Nicole Connellan and Selina Chuo collaborated to create a meaningful text about our pandemic year of 2020. Here, Nicole tells us why she wrote it, and why it’s a picture book for adults (as well).
The Story of 2020: Part One
Often the best way to process events and perspectives we don’t fully comprehend, is to talk/write it out. The beauty of language is to make sense. We write to arrive at a conclusion, even if that conclusion resolves that there is no resolute answer. We get to decide whether we have closure, and to what end.
I read a handful of children’s books on COVID-19 in Melbourne’s first lockdown. Some were giddily optimistic and ‘too happy’, and others focused more on hoping for the future than the present. Most books called children ‘heroes’ for doing nothing (staying home) – which to me, is as empowering as participation awards.
This story is the acknowledgement of the pandemic. But not because children needed a narrative to wash their hands more. This book was the acknowledgement of the social ramifications within family and society. The acknowledgement of challenge and change, with permission to feel different emotions, along with a reminder that contentment can be found – if looked for.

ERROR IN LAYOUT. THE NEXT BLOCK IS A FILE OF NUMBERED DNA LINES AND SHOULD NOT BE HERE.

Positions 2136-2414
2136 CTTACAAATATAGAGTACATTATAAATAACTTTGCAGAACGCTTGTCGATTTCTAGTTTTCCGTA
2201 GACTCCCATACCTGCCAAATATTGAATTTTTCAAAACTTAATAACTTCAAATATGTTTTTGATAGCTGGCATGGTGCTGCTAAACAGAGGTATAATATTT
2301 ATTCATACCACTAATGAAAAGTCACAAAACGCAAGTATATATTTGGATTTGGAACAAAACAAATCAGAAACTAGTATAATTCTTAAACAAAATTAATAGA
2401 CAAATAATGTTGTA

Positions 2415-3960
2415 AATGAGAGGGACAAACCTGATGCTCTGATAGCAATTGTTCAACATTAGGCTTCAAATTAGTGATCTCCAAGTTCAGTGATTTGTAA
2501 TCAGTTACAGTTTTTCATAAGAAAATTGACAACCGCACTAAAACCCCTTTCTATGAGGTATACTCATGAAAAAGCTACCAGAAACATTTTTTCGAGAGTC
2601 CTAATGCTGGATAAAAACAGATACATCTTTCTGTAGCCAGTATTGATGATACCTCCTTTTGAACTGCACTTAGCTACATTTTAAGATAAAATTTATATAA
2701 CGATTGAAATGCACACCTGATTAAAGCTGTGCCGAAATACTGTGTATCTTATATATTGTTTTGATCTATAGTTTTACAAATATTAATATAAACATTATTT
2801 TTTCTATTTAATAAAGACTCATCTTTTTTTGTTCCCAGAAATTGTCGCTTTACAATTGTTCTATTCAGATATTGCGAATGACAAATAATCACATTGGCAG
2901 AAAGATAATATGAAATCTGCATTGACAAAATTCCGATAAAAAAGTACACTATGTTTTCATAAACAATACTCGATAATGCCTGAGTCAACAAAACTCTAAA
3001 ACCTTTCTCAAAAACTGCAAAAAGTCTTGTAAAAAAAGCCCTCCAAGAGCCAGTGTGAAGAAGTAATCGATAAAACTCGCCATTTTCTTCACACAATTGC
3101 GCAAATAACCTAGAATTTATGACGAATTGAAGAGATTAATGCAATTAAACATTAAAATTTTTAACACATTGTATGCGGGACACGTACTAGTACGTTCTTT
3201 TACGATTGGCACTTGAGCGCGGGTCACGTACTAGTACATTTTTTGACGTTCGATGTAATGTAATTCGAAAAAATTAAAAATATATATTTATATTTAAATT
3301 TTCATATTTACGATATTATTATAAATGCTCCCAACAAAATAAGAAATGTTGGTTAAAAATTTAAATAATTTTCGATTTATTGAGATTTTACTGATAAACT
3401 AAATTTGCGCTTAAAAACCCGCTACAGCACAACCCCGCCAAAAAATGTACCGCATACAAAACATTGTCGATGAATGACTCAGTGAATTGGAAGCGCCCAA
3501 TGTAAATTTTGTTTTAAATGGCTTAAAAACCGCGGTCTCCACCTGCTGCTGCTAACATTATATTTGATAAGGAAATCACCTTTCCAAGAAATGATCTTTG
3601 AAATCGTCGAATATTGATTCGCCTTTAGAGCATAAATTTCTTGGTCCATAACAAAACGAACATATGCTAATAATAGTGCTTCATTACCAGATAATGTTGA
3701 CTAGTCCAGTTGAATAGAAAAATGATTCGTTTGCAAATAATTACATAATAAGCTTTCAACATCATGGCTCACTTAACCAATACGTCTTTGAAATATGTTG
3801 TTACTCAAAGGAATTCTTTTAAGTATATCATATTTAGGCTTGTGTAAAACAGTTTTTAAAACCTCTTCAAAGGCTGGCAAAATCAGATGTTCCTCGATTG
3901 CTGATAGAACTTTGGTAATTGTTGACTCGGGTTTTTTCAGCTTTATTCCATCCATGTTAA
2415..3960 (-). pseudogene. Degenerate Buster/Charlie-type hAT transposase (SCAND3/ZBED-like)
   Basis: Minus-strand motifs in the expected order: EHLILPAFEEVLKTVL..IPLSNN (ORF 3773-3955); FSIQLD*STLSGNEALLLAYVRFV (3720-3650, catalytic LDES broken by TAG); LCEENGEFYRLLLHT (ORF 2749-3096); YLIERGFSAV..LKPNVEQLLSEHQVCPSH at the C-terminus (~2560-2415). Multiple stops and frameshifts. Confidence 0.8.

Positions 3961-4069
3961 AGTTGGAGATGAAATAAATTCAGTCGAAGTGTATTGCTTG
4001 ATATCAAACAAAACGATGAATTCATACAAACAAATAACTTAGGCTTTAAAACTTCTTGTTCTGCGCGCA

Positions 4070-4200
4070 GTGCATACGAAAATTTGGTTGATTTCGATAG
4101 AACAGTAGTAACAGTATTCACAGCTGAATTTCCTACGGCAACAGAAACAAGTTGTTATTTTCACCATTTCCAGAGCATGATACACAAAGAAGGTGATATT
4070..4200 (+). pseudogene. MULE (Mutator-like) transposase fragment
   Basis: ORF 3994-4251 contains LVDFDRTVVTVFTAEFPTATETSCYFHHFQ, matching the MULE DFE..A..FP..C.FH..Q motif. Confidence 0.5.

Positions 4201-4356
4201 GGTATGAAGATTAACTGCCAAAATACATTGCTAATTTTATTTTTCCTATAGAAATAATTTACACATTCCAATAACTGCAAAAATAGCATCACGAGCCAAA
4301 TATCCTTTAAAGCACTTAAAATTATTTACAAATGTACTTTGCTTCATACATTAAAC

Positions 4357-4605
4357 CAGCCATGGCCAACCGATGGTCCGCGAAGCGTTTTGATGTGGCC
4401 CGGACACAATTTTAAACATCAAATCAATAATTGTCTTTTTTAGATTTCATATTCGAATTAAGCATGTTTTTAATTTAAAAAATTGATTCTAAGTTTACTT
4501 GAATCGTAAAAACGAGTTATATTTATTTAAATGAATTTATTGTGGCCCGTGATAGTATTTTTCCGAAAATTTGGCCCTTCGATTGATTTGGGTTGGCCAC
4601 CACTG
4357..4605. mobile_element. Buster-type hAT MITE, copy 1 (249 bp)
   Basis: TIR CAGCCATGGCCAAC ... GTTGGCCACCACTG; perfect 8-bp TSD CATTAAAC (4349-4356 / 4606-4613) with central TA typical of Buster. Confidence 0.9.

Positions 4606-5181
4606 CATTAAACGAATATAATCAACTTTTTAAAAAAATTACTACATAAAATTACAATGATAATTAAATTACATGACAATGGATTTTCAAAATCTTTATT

The Story of 2020 reads like it’s a children’s book, but really, it’s for the grownups. Life has incredible potential for complication, but also simplicity. My intentions were to cut through the muck of negative media, and to present an alternative to fear and uncertainty. In a very simple way. If I could acknowledge and inspire parents, grandparents, and teachers, then they could acknowledge and inspire their children. Inspiration and perspective from our closest people always leaves a deeper impression than a single picture book ever could.
I didn’t write this because my three year old or one year old needed explanation about the pandemic. I wrote it because I wanted to lighten my mental load and process it for myself. The first verse came with ease and amusement, which was all the momentum I needed. This iso-project lifted my focus off what I couldn’t control onto the opportunities I could make of it.
It turns out, other parents agree, and preferred this as a baby keepsake to substitute an actual newspaper with 2020 birth dates. Which reiterates, this is for the big people. Though, I do sincerely hope all the children enjoy this, too.
PS: There is a Part Two in the works – and it’s loaded (true to 2020 form).
But my colleagues (*children) aren’t in agreement with productivity over play, so you’re just going to have to watch this space.